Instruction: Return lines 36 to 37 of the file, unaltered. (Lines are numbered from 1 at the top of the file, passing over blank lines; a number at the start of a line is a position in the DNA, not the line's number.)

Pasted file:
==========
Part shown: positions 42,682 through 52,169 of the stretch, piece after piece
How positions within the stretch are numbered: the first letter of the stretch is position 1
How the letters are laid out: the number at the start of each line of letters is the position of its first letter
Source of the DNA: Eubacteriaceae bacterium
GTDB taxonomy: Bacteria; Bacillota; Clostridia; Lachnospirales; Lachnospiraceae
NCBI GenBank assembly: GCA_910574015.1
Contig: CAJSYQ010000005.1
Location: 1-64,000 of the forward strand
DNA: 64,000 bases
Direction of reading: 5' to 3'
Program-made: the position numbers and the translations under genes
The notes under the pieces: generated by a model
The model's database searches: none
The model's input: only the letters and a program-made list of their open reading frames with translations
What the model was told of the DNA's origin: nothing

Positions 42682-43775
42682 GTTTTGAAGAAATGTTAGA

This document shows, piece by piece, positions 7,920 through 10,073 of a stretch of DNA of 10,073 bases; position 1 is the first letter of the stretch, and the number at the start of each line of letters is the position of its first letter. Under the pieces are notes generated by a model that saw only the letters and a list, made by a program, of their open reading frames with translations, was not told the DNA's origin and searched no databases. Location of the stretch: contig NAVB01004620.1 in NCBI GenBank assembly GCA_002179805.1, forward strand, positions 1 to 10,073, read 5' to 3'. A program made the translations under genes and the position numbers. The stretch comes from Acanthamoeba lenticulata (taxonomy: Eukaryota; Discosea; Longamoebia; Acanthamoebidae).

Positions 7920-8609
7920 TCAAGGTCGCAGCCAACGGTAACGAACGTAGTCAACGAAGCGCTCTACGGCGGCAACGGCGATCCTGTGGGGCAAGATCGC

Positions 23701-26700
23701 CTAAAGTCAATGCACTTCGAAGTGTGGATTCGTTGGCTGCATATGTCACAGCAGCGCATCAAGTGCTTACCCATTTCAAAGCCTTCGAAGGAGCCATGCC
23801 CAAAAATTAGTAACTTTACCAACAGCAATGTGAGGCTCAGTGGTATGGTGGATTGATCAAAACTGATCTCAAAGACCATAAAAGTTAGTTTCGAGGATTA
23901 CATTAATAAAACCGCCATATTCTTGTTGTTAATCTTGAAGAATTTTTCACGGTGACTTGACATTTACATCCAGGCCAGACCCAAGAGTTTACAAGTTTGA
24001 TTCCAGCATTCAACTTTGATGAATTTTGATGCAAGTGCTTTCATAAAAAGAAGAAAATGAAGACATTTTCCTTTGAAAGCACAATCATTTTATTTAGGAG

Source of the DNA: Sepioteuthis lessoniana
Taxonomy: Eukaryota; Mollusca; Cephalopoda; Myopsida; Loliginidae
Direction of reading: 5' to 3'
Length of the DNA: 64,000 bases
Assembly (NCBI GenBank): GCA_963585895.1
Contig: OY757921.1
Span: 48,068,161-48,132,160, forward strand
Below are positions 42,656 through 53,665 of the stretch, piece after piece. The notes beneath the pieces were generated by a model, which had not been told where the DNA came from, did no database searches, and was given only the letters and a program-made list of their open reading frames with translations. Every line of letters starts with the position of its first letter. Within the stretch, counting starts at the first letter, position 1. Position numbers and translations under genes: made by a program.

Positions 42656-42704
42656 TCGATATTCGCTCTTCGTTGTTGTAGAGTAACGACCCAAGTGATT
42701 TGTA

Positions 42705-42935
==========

42701 TGTA

Positions 42705-42935